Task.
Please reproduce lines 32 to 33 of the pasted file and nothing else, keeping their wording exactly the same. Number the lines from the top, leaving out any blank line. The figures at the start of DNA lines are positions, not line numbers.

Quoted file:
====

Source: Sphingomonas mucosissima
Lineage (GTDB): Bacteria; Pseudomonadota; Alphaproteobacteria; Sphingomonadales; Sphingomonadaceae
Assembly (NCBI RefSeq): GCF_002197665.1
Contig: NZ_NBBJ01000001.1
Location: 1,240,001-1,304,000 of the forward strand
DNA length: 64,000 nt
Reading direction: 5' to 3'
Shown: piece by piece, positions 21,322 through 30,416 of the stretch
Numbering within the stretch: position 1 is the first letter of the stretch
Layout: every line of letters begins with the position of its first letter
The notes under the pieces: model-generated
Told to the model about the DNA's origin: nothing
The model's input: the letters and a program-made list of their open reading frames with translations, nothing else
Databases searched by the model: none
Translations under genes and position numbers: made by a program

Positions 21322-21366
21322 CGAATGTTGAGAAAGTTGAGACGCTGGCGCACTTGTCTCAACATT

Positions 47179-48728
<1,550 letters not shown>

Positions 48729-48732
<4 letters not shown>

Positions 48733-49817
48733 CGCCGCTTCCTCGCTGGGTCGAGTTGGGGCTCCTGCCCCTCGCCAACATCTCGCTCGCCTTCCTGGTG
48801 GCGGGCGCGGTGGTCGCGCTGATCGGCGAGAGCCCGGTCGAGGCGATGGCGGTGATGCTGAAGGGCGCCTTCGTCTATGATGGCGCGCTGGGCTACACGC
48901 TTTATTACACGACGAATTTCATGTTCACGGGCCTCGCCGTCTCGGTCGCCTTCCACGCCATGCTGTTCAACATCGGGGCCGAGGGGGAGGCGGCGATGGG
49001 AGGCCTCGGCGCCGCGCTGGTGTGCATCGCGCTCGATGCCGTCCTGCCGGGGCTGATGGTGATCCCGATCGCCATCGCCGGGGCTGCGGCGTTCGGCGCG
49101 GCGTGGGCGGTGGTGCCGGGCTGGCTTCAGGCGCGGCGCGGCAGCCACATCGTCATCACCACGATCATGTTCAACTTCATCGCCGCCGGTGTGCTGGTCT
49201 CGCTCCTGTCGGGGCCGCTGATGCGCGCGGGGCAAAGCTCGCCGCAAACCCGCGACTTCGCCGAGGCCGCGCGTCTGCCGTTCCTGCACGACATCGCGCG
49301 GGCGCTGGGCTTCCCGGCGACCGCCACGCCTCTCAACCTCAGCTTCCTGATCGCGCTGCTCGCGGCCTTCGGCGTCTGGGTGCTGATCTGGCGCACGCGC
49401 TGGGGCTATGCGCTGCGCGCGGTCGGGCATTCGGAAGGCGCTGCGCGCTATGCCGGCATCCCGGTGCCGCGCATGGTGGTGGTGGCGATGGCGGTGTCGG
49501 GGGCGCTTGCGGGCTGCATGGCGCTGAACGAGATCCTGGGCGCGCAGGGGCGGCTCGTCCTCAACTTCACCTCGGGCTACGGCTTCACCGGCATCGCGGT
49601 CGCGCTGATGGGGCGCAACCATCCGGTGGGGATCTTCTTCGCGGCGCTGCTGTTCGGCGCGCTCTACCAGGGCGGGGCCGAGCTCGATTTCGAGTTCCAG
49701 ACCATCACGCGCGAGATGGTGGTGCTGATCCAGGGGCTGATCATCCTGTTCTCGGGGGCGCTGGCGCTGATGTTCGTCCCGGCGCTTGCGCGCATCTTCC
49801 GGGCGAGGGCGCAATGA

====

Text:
49601 CGCGCTGATGGGGCGCAACCATCCGGTGGGGATCTTCTTCGCGGCGCTGCTGTTCGGCGCGCTCTACCAGGGCGGGGCCGAGCTCGATTTCGAGTTCCAG
49701 ACCATCACGCGCGAGATGGTGGTGCTGATCCAGGGGCTGATCATCCTGTTCTCGGGGGCGCTGGCGCTGATGTTCGTCCCGGCGCTTGCGCGCATCTTCC